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Friday, November 16, 2012

Of Oreos and Living Generously


For two months now, I’ve been using an app on my phone called Lose It. (It also works on a computer, and I’m sure you could do the same thing with pencil and paper, if you remember how to add.) You probably know that one strategy for losing weight is to write down everything you eat. Something about doing that has a way of restraining bad habits. “Lose it” makes a game of that for me. I have a goal of not having my waist size equal my age. To reach that, I have a daily calorie target to keep me on track. When I get close to reaching my target for the day, it makes me think twice about eating half a bag of Oreos. In two months, I’ve lost 10 pounds. I still eat ice cream, hamburgers, French fries, pizza, cookies, and candy; it’s just that now I’m not usually doing all of that on the same day.

Why am I telling you this? Fully experiencing and understanding the good news of Jesus will provoke us to generosity. However, some of us are so undisciplined in our spending, kind of like me with eating, that we have little ability to be generous. I suspect something similar to writing down everything we eat, works with managing money; writing down everything we spend. Maybe that is a no brainer but I’ve tried to wing it financially with less than stellar results. Online banking and bill pay makes it possible to nearly set your finances on autopilot. Notice I said nearly. What actually happens, I know this from experience, is that your bank account gets skinny and your debts get fat. (Don’t get me wrong, creditors love us. We keep our bills paid. Also, we give a full tithe to our church, but we've often been hindered from doing much more.) The gospel will move you to living more sensibly, not so you buy more stuff for yourself but so you can bless others and meet other needs. But in our culture, with so many ways to spend money, if you don’t have an intentional plan to be disciplined to follow where God is aiming you, you will be greatly hindered from doing so.

After taking a few weeks off from the vision series, I’m wrapping that up Sunday with a message tilted Grace and Generosity. It’s probably dangerous to announce in advance that I’m preaching on this subject, but it’s really not about the money. I believe following God’s word in this area is an important key to our ability to influence the world. So I urge you to be there Sunday, or to listen online if you live elsewhere. This is not just about Bethany Place. This need is for God’s people everywhere.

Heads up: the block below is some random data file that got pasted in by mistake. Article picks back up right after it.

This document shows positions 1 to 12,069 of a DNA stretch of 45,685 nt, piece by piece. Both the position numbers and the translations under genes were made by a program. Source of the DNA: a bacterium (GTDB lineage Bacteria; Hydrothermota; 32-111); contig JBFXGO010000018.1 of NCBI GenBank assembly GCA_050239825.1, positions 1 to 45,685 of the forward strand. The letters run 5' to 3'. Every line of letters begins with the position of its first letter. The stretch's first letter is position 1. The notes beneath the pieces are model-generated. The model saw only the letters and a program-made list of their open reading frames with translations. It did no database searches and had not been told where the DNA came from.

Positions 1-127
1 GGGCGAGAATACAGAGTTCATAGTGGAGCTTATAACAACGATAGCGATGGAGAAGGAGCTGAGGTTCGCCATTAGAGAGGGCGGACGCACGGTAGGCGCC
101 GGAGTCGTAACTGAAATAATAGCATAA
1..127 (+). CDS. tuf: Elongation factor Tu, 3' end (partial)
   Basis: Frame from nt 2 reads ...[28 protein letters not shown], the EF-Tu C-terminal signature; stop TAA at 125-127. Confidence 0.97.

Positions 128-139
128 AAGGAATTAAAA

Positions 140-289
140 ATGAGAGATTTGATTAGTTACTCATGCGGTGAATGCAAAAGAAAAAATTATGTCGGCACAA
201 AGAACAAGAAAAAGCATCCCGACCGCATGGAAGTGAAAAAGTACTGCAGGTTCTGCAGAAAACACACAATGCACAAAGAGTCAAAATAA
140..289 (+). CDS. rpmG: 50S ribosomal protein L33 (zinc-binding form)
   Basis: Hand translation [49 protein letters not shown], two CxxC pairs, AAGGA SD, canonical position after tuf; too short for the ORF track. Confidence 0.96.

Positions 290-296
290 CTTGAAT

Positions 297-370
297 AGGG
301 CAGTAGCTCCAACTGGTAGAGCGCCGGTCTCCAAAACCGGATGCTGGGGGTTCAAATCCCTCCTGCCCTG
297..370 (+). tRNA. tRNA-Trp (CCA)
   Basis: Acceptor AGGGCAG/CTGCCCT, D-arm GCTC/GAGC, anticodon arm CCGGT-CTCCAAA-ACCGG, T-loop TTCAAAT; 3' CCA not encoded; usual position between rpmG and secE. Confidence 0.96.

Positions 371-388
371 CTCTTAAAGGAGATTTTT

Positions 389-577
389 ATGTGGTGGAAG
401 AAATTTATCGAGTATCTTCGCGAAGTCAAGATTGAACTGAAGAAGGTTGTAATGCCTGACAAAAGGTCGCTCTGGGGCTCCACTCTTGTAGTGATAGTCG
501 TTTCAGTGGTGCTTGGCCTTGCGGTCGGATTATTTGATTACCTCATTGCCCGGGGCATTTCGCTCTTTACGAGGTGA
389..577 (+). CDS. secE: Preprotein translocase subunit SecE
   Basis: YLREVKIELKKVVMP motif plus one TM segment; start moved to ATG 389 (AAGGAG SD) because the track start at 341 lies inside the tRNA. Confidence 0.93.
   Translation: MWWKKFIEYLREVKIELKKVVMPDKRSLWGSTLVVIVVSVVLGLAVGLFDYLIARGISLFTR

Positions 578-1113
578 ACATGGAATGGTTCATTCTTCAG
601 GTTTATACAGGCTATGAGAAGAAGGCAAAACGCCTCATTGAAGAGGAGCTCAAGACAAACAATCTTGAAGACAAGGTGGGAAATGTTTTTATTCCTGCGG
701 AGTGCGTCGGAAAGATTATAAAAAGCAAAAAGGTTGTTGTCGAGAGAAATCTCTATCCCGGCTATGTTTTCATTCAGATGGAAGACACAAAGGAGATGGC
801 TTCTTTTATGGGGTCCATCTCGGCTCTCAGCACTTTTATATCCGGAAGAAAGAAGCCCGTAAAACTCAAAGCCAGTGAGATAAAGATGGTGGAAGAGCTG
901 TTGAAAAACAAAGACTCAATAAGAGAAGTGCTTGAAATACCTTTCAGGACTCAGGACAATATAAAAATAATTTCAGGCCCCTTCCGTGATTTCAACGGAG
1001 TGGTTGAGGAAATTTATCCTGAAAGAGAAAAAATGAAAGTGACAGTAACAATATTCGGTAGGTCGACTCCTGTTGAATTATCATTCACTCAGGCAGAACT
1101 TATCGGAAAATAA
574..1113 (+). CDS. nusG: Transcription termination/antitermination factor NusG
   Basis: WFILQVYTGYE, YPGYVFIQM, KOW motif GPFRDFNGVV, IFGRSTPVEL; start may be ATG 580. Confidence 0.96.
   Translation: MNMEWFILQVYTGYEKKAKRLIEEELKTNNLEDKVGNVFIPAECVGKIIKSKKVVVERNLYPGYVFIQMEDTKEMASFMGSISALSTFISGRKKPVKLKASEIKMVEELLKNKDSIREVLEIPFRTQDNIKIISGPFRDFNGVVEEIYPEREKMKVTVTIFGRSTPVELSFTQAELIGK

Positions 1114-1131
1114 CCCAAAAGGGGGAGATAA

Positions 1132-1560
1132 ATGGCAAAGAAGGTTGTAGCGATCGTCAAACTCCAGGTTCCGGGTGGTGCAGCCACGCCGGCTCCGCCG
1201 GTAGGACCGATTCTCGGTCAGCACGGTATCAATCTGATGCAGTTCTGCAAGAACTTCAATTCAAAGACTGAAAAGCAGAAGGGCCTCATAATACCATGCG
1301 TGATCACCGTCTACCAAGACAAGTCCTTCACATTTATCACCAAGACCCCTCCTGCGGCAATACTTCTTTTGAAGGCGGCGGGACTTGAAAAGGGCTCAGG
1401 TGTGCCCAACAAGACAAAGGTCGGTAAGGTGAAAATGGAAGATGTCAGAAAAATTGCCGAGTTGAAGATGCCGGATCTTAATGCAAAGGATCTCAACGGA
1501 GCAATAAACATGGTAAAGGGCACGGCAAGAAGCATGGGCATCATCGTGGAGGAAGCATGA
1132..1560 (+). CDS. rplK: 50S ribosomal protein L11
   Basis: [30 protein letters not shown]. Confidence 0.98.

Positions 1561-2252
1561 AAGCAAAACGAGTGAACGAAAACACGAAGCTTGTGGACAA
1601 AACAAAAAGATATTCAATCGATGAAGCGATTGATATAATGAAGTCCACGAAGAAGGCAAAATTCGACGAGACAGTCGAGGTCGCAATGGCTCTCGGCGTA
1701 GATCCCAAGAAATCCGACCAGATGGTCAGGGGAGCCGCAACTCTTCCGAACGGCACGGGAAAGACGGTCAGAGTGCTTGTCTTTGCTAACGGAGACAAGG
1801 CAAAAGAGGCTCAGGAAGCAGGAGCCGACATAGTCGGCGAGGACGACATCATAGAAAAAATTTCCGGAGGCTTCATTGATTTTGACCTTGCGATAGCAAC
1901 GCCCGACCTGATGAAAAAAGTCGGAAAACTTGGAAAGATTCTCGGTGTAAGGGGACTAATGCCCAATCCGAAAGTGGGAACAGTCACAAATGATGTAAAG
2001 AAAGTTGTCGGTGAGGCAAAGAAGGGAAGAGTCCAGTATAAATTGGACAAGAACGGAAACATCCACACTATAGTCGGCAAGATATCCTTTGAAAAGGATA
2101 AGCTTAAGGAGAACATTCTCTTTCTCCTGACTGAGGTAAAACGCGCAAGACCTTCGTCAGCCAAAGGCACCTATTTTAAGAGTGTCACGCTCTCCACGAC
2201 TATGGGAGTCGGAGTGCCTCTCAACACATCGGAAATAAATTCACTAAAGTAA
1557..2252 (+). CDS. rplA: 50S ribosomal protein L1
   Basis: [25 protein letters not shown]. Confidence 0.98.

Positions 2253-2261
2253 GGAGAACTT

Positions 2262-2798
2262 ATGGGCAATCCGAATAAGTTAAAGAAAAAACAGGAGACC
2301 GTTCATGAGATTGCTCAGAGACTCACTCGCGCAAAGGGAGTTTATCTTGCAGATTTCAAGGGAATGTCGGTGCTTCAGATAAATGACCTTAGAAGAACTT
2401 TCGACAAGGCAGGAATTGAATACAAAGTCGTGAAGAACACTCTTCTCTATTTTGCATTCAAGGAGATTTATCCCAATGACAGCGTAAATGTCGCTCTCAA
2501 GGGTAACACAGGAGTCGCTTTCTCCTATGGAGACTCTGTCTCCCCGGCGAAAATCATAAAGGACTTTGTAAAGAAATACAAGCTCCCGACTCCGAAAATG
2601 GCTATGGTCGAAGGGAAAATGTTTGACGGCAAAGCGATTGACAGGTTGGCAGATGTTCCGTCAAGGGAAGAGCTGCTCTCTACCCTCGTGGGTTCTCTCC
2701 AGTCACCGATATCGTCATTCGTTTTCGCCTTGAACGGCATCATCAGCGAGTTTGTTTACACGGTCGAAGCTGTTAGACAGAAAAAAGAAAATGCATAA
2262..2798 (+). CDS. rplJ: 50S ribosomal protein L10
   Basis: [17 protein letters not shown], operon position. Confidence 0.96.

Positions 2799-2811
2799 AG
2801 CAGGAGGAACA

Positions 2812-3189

You can see the scripture and outline for the message below.
  

Grace and Generosity
2 Corinthians 8:1-14

1.    Evaluate your experience of grace
2 Corinthians 8:1–5 (ESV) We want you to know, brothers, about the grace of God that has been given among the churches of Macedonia, for in a severe test of affliction, their abundance of joy and their extreme poverty have overflowed in a wealth of generosity on their part. For they gave according to their means, as I can testify, and beyond their means, of their own accord, begging us earnestly for the favor of taking part in the relief of the saints— and this, not as we expected, but they gave themselves first to the Lord and then by the will of God to us.

2.    Make a plan for expressing generosity
2 Corinthians 8:6–8 (ESV) Accordingly, we urged Titus that as he had started, so he should complete among you this act of grace. But as you excel in everything—in faith, in speech, in knowledge, in all earnestness, and in our love for you—see that you excel in this act of grace also. I say this not as a command, but to prove by the earnestness of others that your love also is genuine.

3.    Keep preaching the gospel to yourself
2 Corinthians 8:9 (ESV) For you know the grace of our Lord Jesus Christ, that though he was rich, yet for your sake he became poor, so that you by his poverty might become rich

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